This initiative embodies the agency’s historical core values and englobes the principles with which they approached AI development from the start of their involvement two years ago.
The company hopes their guidelines help other brands and businesses interested in working with AI to do so in a legally safer and respectful way and to serve to shape the currently incipient legal frame for visual AI technology.
Shutterstock’s foundation guide for AI development, TRUST, was unveiled in the company’s latest Gen AI Showcase event but isn’t entirely new. It simply outlines the practices the company has established and sworn by since it first brought generative AI technology to its platform.
TRUST is, in fact, an acronym that synthesizes the five key elements in Shutterstock’s AI principles:
Training – The agency trains its generative AI models exclusively with licensed content authorized by intellectual property owners and requires its AI partners to do the same. Furthermore, they enable its contributors to opt out of deals that imply using their work in AI training datasets.
Royalties – The Shutterstock Contributor Fund is specially designed to compensate artists for using their IP in AI training and has, to date, paid out royalties to hundreds of thousands of Shutterstock contributors.
Uplift – The company ensures its libraries host inclusive content that is a loyal representation of all social groups and subgroups, and its generative AI to avoid harmful bias; they aim to help fund creators from underrepresented collectives and to encourage the use of AI to transform and support human-made art, not replace it; they partner with high-profile initiatives for ethical AI practices such as the UN AI for Good and World Ethical Data Foundation.
Safeguards – The AI tools developed by Shutterstock are equipped with content controls that stop them from creating potentially harmful content, and simultaneously, its innovative indemnity policies tailored for AI-generated imagery protect customers when using this type of image licensed from Shutterstock.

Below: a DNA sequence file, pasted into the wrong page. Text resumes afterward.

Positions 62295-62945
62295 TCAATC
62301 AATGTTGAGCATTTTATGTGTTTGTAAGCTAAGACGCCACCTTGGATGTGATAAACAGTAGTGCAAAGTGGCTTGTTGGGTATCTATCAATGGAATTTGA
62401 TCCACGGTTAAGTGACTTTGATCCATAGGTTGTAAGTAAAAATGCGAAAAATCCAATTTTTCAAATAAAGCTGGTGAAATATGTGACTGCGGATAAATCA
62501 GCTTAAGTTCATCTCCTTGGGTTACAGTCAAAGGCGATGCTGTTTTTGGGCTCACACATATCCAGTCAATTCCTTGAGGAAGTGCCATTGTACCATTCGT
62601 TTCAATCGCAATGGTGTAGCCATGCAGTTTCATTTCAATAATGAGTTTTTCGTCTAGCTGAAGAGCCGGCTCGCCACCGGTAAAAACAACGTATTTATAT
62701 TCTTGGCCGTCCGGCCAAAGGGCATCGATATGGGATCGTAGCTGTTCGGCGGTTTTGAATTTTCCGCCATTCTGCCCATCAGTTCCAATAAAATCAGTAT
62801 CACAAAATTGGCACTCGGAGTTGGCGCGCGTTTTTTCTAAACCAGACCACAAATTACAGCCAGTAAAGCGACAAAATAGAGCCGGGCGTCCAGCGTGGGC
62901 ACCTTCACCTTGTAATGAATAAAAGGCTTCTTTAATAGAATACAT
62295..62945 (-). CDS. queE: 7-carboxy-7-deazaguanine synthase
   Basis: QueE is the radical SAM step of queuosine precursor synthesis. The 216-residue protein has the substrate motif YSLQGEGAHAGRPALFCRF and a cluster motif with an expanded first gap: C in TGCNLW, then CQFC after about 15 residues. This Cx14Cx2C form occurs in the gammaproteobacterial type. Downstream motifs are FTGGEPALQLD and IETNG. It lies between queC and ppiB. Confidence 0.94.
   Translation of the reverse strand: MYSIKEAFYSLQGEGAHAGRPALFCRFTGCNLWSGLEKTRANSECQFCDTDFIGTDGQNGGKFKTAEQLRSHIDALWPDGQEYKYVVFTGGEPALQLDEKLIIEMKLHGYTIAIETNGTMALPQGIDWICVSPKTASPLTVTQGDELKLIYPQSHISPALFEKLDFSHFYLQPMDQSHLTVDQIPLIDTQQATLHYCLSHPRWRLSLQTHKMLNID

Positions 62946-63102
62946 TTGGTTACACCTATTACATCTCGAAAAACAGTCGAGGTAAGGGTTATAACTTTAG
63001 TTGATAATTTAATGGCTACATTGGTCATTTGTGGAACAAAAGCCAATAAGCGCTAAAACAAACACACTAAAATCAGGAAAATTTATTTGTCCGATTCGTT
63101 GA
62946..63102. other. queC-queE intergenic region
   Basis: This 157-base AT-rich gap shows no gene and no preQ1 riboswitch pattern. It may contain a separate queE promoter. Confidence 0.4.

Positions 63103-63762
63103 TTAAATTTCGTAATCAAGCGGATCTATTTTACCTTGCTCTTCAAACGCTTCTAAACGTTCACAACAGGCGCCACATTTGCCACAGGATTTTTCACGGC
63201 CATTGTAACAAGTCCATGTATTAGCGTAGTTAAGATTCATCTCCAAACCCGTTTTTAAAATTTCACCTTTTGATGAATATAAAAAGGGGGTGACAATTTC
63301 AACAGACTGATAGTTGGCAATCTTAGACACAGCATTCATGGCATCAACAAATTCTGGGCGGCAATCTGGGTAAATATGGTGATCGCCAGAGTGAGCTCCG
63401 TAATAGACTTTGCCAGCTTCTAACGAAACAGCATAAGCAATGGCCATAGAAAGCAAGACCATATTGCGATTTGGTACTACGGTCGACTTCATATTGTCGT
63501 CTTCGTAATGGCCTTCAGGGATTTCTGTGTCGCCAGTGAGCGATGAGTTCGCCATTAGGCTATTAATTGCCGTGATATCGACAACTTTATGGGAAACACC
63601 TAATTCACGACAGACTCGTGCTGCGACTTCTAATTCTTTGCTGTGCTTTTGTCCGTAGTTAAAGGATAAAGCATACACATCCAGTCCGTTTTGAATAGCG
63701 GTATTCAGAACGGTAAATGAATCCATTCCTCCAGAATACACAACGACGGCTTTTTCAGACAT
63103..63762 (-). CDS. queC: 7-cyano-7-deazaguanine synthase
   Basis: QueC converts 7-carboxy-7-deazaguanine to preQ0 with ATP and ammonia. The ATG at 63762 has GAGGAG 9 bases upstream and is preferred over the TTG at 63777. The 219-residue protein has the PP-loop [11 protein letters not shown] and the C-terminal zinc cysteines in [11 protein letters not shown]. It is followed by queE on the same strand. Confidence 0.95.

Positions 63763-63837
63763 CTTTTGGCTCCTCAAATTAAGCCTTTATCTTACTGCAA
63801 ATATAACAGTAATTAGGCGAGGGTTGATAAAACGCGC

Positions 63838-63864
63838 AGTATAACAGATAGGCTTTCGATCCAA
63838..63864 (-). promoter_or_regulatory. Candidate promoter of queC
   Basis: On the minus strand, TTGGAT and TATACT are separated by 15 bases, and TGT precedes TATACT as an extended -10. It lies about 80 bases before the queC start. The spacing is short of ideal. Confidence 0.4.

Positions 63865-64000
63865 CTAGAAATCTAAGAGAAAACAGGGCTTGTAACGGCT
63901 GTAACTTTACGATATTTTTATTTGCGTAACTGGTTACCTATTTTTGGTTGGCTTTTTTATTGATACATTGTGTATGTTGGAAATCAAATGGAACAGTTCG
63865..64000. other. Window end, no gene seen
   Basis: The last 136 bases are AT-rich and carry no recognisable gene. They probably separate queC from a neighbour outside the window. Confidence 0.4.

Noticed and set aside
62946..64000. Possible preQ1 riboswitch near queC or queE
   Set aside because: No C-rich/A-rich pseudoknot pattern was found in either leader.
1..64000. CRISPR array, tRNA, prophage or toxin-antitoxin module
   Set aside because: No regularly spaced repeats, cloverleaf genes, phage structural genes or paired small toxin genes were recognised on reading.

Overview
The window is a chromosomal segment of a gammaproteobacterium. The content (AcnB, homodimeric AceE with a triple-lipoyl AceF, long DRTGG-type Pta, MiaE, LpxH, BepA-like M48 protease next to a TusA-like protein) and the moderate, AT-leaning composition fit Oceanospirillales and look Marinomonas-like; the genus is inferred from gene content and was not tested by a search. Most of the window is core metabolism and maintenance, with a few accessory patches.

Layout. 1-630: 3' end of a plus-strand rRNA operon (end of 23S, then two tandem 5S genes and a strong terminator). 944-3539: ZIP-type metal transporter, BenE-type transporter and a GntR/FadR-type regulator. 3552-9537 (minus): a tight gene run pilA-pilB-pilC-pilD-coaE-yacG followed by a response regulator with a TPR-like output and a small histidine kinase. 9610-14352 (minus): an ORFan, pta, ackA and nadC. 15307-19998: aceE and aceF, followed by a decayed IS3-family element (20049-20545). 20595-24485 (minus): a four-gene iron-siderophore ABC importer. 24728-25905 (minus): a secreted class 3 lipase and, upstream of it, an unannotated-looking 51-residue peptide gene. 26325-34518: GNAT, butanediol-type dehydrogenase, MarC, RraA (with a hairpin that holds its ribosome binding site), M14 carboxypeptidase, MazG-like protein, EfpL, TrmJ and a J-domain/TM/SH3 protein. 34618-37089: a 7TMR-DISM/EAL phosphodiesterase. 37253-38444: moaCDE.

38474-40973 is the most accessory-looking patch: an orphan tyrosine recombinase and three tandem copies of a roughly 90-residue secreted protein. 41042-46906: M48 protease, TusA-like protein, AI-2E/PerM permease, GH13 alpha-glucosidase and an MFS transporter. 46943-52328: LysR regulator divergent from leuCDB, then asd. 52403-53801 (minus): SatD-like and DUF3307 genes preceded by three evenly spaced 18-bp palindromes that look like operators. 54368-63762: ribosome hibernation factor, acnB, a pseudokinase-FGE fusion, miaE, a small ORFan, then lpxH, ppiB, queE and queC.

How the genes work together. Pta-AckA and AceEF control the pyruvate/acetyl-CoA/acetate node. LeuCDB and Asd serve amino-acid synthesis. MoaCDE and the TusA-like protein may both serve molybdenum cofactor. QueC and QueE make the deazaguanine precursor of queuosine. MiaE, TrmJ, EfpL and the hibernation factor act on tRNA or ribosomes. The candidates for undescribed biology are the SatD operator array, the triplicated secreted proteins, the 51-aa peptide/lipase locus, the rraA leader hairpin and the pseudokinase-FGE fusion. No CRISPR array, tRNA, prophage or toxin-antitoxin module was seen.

Transparency – The firm ascribes to straightforwardness, transparency, and content provenance that can ensure them. They’re a member of the Content Authenticity Initiative, and all AI-generated imagery in its library complies with C2PA/IPTC metadata standards to grant full disclosure of content ownership and origin. All images in Shutterstock’s catalog clearly distinguish human-made from AI-generated, as well.
And there you have it: TRUST.
According to Shutterstock, this five-fold approach to AI development, focusing on respecting artists and protecting customers, and its massive image library full of high-quality content that can be fairly licensed to train models make it a desirable collaborator for first-class companies.
And they’re not wrong: industry leaders such as NVIDIA, Meta, OpenAI, and LG, among others, are currently partnering with Shutterstock in the development of various generative AI tools for image, text, and 3D graphics.
What are your thoughts on Shutterstock’s TRUST? Will you adopt it as a framework for your use of visual AI technology?
I am an experienced author with expertise in digital communication, stock media, design, and creative tools. I have closely followed and reported on AI developments in this field since its early days. I have gained valuable industry insight through my work with leading digital media professionals since 2014.
AI Secrets is a platform for tech decision-makers to learn about AI technology. Our team includes experts such as Amos Struck (20+ yrs ICT, Stock Photo, AI), Ivanna Attie (expert in digital comms, design, stock media), and more who share their views on AI.
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